Spatial heterogeneity in distance decay of using bike sharing: An empirical large-scale analysis in Shanghai
- Journal Article
Rights / licenseCreative Commons Attribution 4.0 International
Distance decay is a vital aspect for modeling spatial interactions of human movements and an indispensable input for land use planning and travel demand prediction models. Although many studies have investigated the usage demand of bike-sharing systems in an area, research investigating the distance decay patterns of using dockless bike-sharing systems (DLBS) from a spatially heterogeneous perspective based on large-scale datasets is lacking. This study firstly utilizes massive transaction record data from DLBS in Shanghai of China and online map navigator Application Programming Interface to empirically estimate the distance decay patterns of using DLBS and reveal the spatial heterogeneity in distance decay of using DLBS across different urban contexts. Afterward, this study examines the mechanism of spatial heterogeneity in distance decay, leveraging multiple data resources including Point of Interest (POI) data, demographic data, and road network data. The associations among the distance decay of using DLBS with built environment factors are investigated by multiple linear regression. Results indicate that factors such as population density, land use entropy, branch road density, and metro station density are significantly related to larger distance decay of using DLBS, while factors such as commercial land use ratio, industrial land use ratio, and motorway density are significantly linked to smaller distance decay in Shanghai. Lastly, we further employ an adaptative geographically weighted regression to investigate the spatial divergences of the influences of built environment factors on distance decay. Results reveal notably distinct and even inverse influences of a built environment factor on the distance decay of using DLBS in different urban contexts. The findings provide insights into the distance decay patterns of using DLBS in different urban contexts and their interactions with the built environment, which can support accurate planning and management of sustainable DLBS as per specific urban characteristics. Show more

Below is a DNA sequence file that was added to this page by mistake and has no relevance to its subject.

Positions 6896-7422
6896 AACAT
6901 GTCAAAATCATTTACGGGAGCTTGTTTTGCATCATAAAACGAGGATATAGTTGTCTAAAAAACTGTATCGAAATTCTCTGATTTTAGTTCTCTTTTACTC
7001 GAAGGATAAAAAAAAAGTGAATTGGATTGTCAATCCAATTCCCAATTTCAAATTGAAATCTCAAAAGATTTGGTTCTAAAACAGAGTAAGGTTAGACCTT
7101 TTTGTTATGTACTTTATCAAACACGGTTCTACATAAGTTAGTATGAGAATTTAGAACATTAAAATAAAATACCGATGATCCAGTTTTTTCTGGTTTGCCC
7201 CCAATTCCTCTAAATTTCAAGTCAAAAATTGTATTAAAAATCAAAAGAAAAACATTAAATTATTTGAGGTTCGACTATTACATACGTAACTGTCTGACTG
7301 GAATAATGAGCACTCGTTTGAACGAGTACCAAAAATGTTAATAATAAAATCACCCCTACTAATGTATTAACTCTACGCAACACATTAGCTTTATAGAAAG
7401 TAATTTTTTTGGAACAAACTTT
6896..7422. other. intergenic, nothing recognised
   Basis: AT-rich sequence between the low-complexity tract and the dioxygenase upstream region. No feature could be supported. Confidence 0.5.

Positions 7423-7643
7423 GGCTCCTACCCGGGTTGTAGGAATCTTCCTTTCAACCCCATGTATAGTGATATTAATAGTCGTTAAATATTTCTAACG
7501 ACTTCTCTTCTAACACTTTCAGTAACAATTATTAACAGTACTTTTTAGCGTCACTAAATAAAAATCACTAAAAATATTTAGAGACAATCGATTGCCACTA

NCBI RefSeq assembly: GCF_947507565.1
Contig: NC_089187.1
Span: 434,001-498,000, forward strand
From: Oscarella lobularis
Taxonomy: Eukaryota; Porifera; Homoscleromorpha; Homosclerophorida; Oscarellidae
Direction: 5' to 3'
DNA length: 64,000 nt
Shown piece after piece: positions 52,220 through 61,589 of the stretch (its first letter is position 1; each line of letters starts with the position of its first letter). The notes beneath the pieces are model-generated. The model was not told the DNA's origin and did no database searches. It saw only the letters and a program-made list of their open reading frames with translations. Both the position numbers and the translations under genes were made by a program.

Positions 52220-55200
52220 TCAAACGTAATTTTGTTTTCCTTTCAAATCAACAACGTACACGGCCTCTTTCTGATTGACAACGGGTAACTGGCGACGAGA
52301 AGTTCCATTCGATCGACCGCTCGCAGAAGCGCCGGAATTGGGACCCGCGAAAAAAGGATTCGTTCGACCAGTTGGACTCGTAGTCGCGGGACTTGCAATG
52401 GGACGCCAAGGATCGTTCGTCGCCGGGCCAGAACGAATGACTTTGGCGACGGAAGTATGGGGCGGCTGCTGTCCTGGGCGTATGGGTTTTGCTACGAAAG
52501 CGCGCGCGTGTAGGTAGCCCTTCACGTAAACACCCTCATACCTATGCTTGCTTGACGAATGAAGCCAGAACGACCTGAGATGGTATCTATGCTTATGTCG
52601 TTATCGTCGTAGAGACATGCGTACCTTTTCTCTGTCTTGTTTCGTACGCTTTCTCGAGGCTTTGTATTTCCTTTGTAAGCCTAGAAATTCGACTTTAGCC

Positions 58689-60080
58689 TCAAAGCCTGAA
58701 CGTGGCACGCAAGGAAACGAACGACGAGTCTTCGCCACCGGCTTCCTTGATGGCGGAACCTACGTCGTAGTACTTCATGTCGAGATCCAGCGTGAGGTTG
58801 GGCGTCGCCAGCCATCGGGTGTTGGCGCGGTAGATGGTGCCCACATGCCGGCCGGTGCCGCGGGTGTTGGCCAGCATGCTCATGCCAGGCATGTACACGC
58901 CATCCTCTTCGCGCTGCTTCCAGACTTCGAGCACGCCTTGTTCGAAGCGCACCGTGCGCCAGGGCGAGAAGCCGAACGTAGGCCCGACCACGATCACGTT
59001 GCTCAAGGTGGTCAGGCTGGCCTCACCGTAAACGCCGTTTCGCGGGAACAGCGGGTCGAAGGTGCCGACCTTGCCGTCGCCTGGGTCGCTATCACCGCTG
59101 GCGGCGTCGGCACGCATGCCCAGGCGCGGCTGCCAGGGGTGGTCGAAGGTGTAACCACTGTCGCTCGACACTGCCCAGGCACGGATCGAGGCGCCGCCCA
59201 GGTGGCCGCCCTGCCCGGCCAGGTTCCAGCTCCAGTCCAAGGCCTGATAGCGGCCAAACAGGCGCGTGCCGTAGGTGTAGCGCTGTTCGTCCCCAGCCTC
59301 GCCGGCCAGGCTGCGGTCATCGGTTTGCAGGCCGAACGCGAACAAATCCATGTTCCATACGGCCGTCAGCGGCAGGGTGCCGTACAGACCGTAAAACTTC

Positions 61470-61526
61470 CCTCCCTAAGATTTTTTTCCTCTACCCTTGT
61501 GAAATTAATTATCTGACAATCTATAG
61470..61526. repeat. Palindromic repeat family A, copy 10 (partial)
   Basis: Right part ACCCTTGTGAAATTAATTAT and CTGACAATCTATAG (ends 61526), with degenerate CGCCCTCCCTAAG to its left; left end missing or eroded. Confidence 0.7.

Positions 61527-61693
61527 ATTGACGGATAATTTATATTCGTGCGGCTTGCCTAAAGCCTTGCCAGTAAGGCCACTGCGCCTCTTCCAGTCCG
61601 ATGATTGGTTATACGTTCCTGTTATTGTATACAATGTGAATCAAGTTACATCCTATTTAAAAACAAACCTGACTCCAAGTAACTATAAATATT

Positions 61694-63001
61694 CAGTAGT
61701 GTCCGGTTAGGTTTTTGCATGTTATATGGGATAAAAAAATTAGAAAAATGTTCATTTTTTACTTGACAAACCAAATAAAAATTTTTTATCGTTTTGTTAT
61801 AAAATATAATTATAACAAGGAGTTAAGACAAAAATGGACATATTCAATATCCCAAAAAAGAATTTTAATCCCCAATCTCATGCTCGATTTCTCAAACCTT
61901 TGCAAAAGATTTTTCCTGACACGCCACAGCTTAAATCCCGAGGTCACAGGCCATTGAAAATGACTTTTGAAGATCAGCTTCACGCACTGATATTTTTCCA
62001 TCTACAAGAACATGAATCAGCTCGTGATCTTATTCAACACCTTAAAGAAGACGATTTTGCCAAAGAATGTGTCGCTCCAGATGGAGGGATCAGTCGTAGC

Journal / seriesTransportation Research Part D: Transport and Environment
Pages / Article No.
SubjectShared micro-mobility system; Distance decay; Spatial interactions; Spatial heterogeneity; Built environment
MoreShow all metadata